Business Scene

Lev Leviev chooses Netafim President and CEO Erez Melzer to succeed Pini Cohen.

By
May 15, 2006 23:47
Lev Leviev 88

Lev Leviev 88. (photo credit: )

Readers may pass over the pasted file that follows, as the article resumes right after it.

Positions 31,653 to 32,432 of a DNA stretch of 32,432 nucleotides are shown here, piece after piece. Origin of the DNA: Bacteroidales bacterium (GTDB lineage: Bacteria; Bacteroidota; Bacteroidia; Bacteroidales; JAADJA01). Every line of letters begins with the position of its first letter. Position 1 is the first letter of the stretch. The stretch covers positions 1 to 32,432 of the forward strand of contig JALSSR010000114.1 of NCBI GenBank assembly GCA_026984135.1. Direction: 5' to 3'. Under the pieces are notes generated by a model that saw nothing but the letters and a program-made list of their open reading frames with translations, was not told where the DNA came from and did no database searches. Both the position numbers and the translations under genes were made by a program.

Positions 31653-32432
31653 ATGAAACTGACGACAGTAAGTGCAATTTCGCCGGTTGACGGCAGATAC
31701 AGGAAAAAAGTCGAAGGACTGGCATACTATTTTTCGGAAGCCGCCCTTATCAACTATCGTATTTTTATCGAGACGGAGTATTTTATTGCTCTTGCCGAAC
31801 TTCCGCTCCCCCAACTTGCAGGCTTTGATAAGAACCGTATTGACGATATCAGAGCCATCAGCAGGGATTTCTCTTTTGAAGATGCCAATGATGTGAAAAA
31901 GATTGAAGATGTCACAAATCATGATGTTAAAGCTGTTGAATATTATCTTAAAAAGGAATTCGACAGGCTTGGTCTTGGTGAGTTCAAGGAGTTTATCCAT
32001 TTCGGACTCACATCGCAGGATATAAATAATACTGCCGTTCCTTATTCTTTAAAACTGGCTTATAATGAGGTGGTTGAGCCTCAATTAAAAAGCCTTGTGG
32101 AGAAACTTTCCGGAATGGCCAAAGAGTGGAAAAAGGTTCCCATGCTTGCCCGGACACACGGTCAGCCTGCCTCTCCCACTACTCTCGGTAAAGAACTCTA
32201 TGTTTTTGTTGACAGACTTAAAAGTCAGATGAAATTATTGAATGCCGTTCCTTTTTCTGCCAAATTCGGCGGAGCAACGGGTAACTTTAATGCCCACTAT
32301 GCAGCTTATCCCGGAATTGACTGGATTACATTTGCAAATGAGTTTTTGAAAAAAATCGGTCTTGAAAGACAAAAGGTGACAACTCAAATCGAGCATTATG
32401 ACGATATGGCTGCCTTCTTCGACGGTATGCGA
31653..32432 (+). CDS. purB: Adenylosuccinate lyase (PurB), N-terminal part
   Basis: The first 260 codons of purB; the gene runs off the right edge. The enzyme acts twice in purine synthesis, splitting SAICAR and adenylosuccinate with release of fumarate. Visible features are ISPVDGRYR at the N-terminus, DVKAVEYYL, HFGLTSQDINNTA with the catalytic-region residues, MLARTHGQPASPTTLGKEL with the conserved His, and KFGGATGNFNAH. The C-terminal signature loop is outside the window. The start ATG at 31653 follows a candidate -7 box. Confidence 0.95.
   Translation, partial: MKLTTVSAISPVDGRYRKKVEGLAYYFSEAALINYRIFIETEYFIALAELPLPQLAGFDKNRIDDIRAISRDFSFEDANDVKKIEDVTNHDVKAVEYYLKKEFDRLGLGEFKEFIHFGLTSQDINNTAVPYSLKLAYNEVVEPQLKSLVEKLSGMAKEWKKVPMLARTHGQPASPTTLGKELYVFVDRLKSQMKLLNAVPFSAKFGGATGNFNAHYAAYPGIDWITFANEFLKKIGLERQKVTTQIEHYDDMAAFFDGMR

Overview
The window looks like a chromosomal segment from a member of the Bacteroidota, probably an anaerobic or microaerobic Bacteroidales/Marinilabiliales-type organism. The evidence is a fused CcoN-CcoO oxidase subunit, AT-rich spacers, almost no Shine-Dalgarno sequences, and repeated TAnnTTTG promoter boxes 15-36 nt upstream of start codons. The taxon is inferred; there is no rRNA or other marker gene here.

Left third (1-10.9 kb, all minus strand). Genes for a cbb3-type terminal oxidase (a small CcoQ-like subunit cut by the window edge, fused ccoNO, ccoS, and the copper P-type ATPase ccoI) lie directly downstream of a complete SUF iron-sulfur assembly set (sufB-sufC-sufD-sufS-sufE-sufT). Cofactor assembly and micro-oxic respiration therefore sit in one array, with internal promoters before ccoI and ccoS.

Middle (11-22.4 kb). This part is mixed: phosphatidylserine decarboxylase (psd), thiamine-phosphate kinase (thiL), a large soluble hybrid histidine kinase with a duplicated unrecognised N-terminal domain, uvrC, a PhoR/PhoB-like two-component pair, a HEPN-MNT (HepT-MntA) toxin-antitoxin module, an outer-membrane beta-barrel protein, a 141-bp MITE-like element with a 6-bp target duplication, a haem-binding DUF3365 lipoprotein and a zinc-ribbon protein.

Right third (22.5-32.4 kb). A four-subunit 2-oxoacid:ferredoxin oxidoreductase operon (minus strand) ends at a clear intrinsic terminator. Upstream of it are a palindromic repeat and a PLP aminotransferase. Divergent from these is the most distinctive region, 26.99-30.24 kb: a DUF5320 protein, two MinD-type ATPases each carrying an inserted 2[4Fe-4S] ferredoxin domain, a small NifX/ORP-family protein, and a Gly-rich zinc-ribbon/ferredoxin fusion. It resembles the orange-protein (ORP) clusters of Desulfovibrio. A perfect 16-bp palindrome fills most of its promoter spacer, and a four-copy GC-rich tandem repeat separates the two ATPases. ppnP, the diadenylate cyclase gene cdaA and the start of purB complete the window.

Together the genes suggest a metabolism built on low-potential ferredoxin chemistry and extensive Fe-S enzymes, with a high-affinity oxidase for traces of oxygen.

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ALTHOUGH IT has already been announced that Lev Leviev the chairman of Africa-Israel Investments Ltd., has chosen Netafim President and CEO Erez Melzerto succeedPini Cohen, 55, who announced his resignation last week, Cohen will remain on board till September. It was Cohen who spoke as company CEO in Eilat on Sunday night where Gottex, one of the company's subsidiaries, was celebrating its 50th anniversary in the presence of buyers, agents, distributors and clients from around the world. Cohen recalled that eight years ago, when Gottex was in a "very bad" situation, Leviev had taken a strong strategic decision to change the future of the company. Gottex, today, is a very strong and profitable company with strong branding, said Cohen, declaring Gottex to be a leader in the international swimwear market. Gottex President and CEO Joey Schwebber said Gottex had been founded through the vision of a revolutionary woman - whom he neglected to name, though everyone present knew her identity. (See Wednesday's Grapevine for the answer.) He credited Gottex with having produced the first luxury swimwear catalogue; being the first swimwear company to employ supermodels; and the first to utilize glamour and sensuality as marketing tools. "We're simply the best in the business," he boasted. "We are the world's most recognized brand of haute couture swimwear." Gottex sells in more than 80 countries and, according to Schwebber, will enter the Chinese market in 2007 - all poised to make a splash during the 2008 Olympics in Beijing. THE ANNOUNCEMENT last week that Cohen was quitting Africa Israel took the capital markets community by surprise. Cohen has been so totally identified with Africa Israel for the past eight years that it was difficult for anyone to believe he was leaving. The fact that he is stepping down from his position does not mean that he is backing away from Leviev, however. On the contrary, the two may be involved in future business deals in the Far East. Leviev has already made it known that he is weighing the prospect of a Far Eastern joint venture between Africa Israel and Pini Cohen. Even if this plan does not get off the ground, there will still be a relationship of sorts. Cohen owns a 1 percent stake in Africa Israel valued at around $27 million. In addition he will receive handsome severance pay somewhere in the range of $3m., which is a good start for a new life. During Cohen's period with Africa Israel, the company spread its wings internationally and has extensive holdings in the US, Russia and various East European countries. TWO PEOPLE who are interested in seeing Prime Minister Ehud Olmert remain in office as long as possible are his personal secretary Shula Zaken, who has been with him since he was a young lawyer, and the new director-general of the Prime Minister's Office Ra'anan Dinur, who accompanied Olmert from the office of the Mayor of Jerusalem to the Ministry for Commerce and Industry and from there to the Prime Minister's Office. Dinur this week took over from Ilan Cohen who had served as director-general under Prime Minister Ariel Sharon. The changeover effectively put an end to the Sharon era. In his farewell remarks about Cohen at the weekly cabinet meeting, Olmert said that whatever differences there were among ministers, there was consensus that Cohen was incomparably fair, efficient, serious, responsible and dedicated. He was involved in all of the Government's major decisions, especially the Disengagement Plan, in which he dealt with almost every aspect related to its implementation, said Olmert, who lauded Cohen's wisdom and sensitivity. Cohen will still be connected to the Prime Minister's office as an external advisor. Olmert has asked him to continue to advise him because he values his understanding and counsel. INTERNATIONAL BUSINESSWOMAN Galia Albin, who is the president and chief executive officer of Almedia, which operates in the Middle East, Europe and North America, with investments in media, technology and real estate, is very much involved in Israel's film and television industry, so much so that she hosts a her own program - The Club on Educational Television. Always on the lookout for new material for the show, Albin last week visited the Wingate Institute and met with Prof. Boris Blumenstein from the Center for the Research of Sports Medicine, who introduced her to the physiological and psychological aspects of exercise in human performance in relation to movement, as well as the five steps approach to mental preparedness techniques for enhancing running performance. He also introduced Albin to some of Wingate's relaxation techniques. Albin had no trouble understanding the professional side of it. She has an MA in psychology in addition to which she is a graduate of the Tel Aviv University Law faculty. Whether what she learned at Wingate will just translate into material for her show or whether she will incorporate it into her business activities remains to be seen. ISRAEL AIRCRAFT Industries has announced the appointment of Nissim Hadas as general manager of IAI subsidiary Elta Systems. Hadas replaces Israel Livnat. IAI general manager Itzhak Nissim said Hadas combines professional technological know-how with broad-based experienced after years of supplying advanced weapons systems to the IDF and to foreign clients. During his 23 years at Elta, Hadas, 53, who joined the company after leaving the Israel Air Force where he was an electronics officer, played a crucial role in building Elta's infrastructure and contributing to the company's growth. He has been involved in numerous development projects and has held various executive positions. THE NEW chair of the comptrollers committee on the Board of Directors of the Tel Aviv Stock Exchange (TASE) is attorney Gitit Guterman whose areas of expertise include securities and finance companies. Guterman has been a representative of the public on the TASE Board of Directors since 2002. A WOMAN'S WORK is never done. Knesset Speaker Dalia Itzik has caused a flurry by deciding that although the Knesset is closed on Fridays, it's a regular work day for her, and a day in which she wants to work in her office. Other MKs may feel pressured to follow Itzik's example, and the return of the Friday work day, which has all but disappeared in certain sectors of the economy, may be just around the corner.